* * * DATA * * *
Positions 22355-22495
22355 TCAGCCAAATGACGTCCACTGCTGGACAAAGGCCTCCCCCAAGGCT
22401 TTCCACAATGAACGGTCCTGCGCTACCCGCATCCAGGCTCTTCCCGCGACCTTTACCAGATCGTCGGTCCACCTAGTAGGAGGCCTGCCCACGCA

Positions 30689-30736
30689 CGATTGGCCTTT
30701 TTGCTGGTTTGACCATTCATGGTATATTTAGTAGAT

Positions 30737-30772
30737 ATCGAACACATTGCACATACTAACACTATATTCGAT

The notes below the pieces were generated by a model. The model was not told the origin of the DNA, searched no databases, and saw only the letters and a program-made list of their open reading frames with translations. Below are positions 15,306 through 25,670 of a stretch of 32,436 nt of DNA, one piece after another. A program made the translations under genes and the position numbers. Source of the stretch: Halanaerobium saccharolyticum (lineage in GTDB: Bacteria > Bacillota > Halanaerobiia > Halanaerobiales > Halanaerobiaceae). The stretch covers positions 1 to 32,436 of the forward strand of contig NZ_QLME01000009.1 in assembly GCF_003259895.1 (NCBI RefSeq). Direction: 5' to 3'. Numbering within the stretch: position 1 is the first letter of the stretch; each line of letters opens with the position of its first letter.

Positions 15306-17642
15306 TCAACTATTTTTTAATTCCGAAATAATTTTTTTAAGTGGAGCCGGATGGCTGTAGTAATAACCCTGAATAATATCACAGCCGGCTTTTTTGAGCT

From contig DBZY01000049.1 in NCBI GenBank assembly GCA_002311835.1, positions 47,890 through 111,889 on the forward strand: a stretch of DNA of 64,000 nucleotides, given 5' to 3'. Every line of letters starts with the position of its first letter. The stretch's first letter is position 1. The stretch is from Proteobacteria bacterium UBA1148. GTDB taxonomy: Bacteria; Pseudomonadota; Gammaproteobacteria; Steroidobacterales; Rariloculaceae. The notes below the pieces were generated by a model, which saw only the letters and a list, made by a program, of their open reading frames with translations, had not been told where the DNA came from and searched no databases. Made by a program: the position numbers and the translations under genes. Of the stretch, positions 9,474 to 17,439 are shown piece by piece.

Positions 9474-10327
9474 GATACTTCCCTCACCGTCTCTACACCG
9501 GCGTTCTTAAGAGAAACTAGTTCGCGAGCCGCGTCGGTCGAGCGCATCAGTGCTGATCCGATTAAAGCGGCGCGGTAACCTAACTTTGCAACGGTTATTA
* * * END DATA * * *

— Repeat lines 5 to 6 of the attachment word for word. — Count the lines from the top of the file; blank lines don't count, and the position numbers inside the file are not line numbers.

30689 CGATTGGCCTTT
30701 TTGCTGGTTTGACCATTCATGGTATATTTAGTAGAT